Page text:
The machine sat on his desk; Dr. Mariana gripped the device solidly by its handle. His team of brilliant physicist engineers had held a two-hour brainstorming session toward the beginning of the prototyping project. He recalled with amusement at how each of them had their own ideas about what form the final product should take. They had all agreed on his suggestion – an umbrella. It was perfect for focusing the required energy, and it could be enlarged to any size. There were actually plans for an umbrella large enough to shadow the UAS buildings in Washington, London, and Paris, somewhere in the laboratory database. Nobody had any idea why they were there, yet, but there they were.
He swung the heavy umbrella up over his head and opened it up full. The middle-aged man looked like he was about to walk into the middle of a rainstorm. Instead, he was fidgeting with a couple of small buttons just above the handle. He slid open the display and checked it.
Dr. Mariana thought long and hard about the period he wanted to visit, and when he had made his decision, he set the time refraction. He would be traveling two hundred years prior, just before the turn of the 21st century. It registered into memory. Dr. Mariana also checked the connection with the energy transmitter; it was active.
The beauty of the time machine was that it could draw its own charge from another time period, via a very small hole that could fit an enormous volume of energy. It wasn’t his specialty in the project, but Dr. Mariana knew that so long as the time machine had a rechargeable battery within it to hold the second connection, it could draw power up to a certain distance and time away from the transmitter. Five minutes of energy was all they needed.
So, they had turned on the energy transmitter for five minutes and one second. Every time the time machine would require power, it would connect to the time and place the transmitter powered up and let the necessary energy flow into the machine to run it as well as recharge the battery. The process was foolproof.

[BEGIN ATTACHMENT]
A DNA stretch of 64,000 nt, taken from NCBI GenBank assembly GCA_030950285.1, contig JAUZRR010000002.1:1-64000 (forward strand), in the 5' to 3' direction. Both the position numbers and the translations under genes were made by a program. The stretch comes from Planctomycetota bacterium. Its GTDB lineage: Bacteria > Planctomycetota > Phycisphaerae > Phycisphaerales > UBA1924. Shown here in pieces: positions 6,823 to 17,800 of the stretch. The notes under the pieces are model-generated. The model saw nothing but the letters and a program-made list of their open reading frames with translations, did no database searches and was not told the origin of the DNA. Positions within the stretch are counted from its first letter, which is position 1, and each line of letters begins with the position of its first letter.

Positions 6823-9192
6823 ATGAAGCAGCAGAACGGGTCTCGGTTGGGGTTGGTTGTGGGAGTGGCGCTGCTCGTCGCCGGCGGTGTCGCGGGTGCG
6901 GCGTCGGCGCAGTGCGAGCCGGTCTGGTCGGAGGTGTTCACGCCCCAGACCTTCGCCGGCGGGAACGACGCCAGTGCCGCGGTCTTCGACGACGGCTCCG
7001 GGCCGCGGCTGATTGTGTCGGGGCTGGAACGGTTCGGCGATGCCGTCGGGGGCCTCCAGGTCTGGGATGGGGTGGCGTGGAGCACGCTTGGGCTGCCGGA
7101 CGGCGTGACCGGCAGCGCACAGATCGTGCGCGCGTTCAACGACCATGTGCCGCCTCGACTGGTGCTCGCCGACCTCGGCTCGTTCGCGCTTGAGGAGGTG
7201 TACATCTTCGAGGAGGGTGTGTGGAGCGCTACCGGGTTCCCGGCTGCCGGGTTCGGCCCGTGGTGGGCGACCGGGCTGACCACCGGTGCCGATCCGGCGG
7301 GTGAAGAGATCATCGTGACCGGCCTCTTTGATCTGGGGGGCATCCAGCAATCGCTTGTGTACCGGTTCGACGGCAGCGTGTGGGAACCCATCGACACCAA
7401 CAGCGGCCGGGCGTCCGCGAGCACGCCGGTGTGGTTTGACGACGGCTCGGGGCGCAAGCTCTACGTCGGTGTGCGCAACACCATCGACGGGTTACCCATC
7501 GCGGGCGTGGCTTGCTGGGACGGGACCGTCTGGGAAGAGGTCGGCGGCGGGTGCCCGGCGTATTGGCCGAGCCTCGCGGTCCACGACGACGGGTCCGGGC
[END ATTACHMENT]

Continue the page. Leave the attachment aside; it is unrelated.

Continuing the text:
The energy connection was stable. He had picked a time. All the rest of the settings would default, and that was fine. Dr. Mariana was more anxious to travel than he was to activate all the bells and whistles. There would be time enough for that later. Time enough, indeed.
He gleefully pressed the activate button and confirmed it by entering the three-digit code that flashed up the spine, for verification purposes – you didn’t want to be able to bump into the thing and have it turn on, did you?
The verification completed. The umbrella-cum-time machine powered up, and the delicate, amazing instruments built into it began to do what they did best. Space-time warped around Dr. Mariana, and the machine tore a hole just large enough for him to fit through. The universe swallowed him up; it was the only thing it could do to him.
Dr. Mariana’s labs were inside beautifully designed federal research buildings that had been modeled in the fashion of “neo-nineties,” a renaissance in building theory that had brought back styles found mainly at the end of the twentieth century. It was exactly that period – the turn of the second millennium after Christ – that intrigued Dr. Mariana most. The two federal research buildings were located in Boston, Massachusetts, on the very same spot that a large public park used to sit. Dr. Mariana usually worked on the eighty-seventh floor. When he traveled two hundred years back, the universe swallowed him up and spit him out in the same physical location of his departure, relative to the earth’s magnetic poles.
Thanks to two hundred years of engineering, fifty years of physics research, and billions of dollars in funding and development, the time machine was fully equipped for an eighty-seven-story drop onto a grassy park. Thanks to human stupidity and poor evolution, Dr. Mariana was not.
The umbrella would land solidly, perhaps damaging any bird or park bench it happened to encounter on the way down. Gravity would not be so kind to Dr. Mariana.
It was in this way that the Oxford-MIT Time Reduction and Manipulation project was scrapped the next morning, upon learning of the unfortunate disappearance of Dr. Mariana. Many higher-ups in the government believed that he had escaped with the technology to a foreign country with the technology, eager to sell it for outrageous profits and cause a weak, rebel nation to rise into power. That very week, the congress of the United Atlantic States passed a ban on time-travel technology and research, along with a number of heavy sanctions on any country that would follow Dr. Mariana’s footsteps. The Quantum Transportation Act marked the end of time travel, as far as the UAS was concerned.
Dr. Mariana was not heard from again. His story ends here.
…But the story of the time-traveling umbrella does not.